Rich Jewish history evident in Sumter

Beautiful stained-glass windows are visible from the exterior of Temple Sinai.
Beautiful stained-glass windows are visible from the exterior of Temple Sinai.
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Sumter has a rich Jewish history. Like many others, Jews arrived in South Carolina seeking the freedom to practice their faith without persecution. The 1669 Fundamental Constitutions of Carolina allowed "Jews, heathens and other dissenters" the right to do this. The first Jewish settlers moved to Sumter from Charleston about 1815 and by the mid-1800s were involved in a range of businesses as well as being active in civic and military service.

Before there was a synagogue building, the Jewish settlers had formed two organizations. The Hebrew Cemetery Society was formed and land purchased for a cemetery in 1874. The Sumter Hebrew Benevolent Society was organized by 1881. Shortly thereafter, the two groups merged, and in 1885, the group formally became known as The Sumter Society of Israelites, the official name of present-day Congregation Sinai. Congregation Sinai, or Temple Sinai, built in 1913, is on Church Street. The temple's construction is unusual, with its Moorish design and large, uniquely crafted stained-glass windows.

There are three major branches of mainstream Judaism: Orthodox, Conservative and Reform. They share many beliefs but differ in some practices. They have services in English as well as Hebrew and include music in their services. Every synagogue and congregation worships differently. Shortly after its establishment, Congregation Sinai formally affiliated with the Reform Movement.

Jews believe in one God but not in a Holy Trinity. All three branches of Judaism share a common belief in mitzvahs (good deeds) and moral and ethical behavior. Judaism is founded on a belief in monotheism and that the Torah forms the basis of their way of life. The Torah contains the five books of Moses: Genesis, Exodus, Leviticus, Numbers and Deuteronomy. The Jewish Sabbath (Shabbat) begins on Friday at sundown and continues until Saturday after sundown. It is an important Jewish holiday.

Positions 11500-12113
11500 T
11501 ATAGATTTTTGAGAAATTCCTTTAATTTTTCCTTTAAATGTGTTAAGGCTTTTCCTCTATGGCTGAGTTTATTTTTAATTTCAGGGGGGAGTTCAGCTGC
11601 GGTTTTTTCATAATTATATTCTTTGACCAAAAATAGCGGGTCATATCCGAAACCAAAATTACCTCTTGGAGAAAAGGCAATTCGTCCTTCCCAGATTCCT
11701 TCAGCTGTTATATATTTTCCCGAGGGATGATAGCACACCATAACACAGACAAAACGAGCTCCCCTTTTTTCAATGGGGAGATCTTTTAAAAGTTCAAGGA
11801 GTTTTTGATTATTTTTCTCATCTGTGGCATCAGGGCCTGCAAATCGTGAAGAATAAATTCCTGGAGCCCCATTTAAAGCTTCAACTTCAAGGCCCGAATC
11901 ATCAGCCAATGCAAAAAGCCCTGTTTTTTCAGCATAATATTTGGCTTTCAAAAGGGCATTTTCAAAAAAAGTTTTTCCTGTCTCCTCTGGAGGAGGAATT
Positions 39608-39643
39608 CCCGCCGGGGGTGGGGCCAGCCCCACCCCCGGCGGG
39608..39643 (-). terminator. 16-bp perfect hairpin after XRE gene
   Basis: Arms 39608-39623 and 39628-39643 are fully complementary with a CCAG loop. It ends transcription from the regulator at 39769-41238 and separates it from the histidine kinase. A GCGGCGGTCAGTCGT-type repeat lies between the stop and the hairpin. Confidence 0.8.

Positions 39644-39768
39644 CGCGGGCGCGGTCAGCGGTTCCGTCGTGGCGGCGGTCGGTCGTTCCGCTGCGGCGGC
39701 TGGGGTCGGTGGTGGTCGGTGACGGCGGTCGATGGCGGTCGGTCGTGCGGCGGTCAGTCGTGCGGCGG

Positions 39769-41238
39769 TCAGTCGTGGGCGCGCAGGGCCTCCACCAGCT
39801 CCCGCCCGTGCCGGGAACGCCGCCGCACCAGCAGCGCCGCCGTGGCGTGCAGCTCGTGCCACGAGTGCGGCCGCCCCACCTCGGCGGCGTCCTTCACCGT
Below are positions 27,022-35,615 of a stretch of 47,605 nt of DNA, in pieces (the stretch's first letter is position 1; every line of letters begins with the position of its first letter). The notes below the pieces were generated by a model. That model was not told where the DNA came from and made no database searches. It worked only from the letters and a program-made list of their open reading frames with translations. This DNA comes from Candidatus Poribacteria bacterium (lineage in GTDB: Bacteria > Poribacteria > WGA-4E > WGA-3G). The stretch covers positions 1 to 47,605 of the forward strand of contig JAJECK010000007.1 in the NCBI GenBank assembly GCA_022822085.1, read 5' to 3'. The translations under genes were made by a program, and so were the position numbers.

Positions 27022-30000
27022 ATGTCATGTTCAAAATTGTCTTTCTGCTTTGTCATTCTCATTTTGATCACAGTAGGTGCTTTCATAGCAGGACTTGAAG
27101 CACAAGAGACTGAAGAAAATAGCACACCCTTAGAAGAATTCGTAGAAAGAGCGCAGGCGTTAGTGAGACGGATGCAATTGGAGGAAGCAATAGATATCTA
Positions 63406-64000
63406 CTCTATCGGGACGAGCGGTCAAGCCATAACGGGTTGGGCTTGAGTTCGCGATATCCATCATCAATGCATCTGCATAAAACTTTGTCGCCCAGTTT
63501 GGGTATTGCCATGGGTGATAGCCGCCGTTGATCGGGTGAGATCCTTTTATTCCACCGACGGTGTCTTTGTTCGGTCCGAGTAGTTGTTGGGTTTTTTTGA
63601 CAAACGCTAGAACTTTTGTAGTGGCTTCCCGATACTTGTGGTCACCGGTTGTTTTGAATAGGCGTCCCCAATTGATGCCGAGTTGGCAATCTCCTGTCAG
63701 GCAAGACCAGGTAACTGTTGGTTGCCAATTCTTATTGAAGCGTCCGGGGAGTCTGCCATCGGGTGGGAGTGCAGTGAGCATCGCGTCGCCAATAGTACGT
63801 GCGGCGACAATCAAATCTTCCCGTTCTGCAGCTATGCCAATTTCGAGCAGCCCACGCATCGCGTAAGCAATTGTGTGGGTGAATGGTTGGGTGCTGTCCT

In the past several decades, dwindling numbers in Temple Sinai's congregation have led its members to consider long-term planning for the building itself, if the day comes when the congregation is no longer viable. In a new partnership with the Sumter County Museum, an ideal solution has been reached. Temple Sinai still has a small but active congregation. In the new partnership, the congregation members continue to use the temple sanctuary to conduct Friday night and holiday services. However, the museum will use the adjoining social hall to create a permanent exhibit about Jewish history in South Carolina and Sumter. This exhibit will also include a large section devoted to the Holocaust and Sumter's ties to the Holocaust. The new facility is named the Temple Sinai Jewish History Center, Sumter County Museum, and is slated to open to the public in the spring of 2018.

Holidays abound at this time of year, including Hanukkah (also spelled Chanukah), the eight-day Jewish festival which celebrates the Maccabean victory over the armies of Syria in 165 B.C.E.

Understandably, Hanukkah receives a lot of attention because it often falls near Christmas. However, even though it is a much-beloved festivity, Hanukkah is actually considered a minor Jewish holiday. This year, Hanukkah is celebrated from Dec. 12 through 20. Traditional foods eaten during Hanukkah include latkes (potato pancakes) and jelly doughnuts. Family and friends also gather to play the game of Dreidel, which involves spinning a top (the dreidel) and players take a chance of winning the "kitty" - chocolate coins (called gelt), nuts, fruit and other small objects. It's all for fun.

For further information contact Elizabeth Moses at emoses@sumtercountymusuem.org or (803) 775-0908, www.sumtercountymuseum.org and visit us on Facebook.